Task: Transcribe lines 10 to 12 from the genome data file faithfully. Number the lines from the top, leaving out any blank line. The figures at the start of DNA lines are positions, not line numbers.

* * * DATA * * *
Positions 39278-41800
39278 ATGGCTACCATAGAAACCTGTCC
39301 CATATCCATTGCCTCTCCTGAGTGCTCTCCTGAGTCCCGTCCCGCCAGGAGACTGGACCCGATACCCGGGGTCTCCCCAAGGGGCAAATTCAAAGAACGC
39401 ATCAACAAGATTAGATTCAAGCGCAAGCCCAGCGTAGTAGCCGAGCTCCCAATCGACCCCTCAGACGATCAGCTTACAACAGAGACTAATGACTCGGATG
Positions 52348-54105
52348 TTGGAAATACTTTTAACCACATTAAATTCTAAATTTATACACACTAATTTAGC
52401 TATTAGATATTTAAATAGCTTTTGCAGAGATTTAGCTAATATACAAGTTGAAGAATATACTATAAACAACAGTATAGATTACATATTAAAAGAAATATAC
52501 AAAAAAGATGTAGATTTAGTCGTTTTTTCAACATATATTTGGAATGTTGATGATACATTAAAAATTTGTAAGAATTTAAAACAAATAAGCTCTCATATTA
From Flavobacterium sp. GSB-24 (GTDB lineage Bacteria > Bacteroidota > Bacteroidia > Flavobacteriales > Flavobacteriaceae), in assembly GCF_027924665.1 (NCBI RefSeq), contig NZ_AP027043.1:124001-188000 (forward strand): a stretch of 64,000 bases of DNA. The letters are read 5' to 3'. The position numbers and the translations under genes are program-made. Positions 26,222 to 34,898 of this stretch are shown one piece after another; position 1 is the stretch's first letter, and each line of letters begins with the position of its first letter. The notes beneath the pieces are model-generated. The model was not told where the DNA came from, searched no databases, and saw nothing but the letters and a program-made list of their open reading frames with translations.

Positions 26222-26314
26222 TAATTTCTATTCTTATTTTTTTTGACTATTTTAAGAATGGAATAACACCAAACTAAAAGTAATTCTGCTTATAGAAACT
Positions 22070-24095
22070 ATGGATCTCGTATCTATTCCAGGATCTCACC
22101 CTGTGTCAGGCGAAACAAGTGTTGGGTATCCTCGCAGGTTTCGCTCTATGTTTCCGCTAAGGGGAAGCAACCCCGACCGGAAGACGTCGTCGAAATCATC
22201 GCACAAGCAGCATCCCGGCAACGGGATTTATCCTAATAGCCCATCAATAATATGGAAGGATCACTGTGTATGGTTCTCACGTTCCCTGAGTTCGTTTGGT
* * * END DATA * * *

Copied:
Positions 26222-26314
26222 TAATTTCTATTCTTATTTTTTTTGACTATTTTAAGAATGGAATAACACCAAACTAAAAGTAATTCTGCTTATAGAAACT
Positions 22070-24095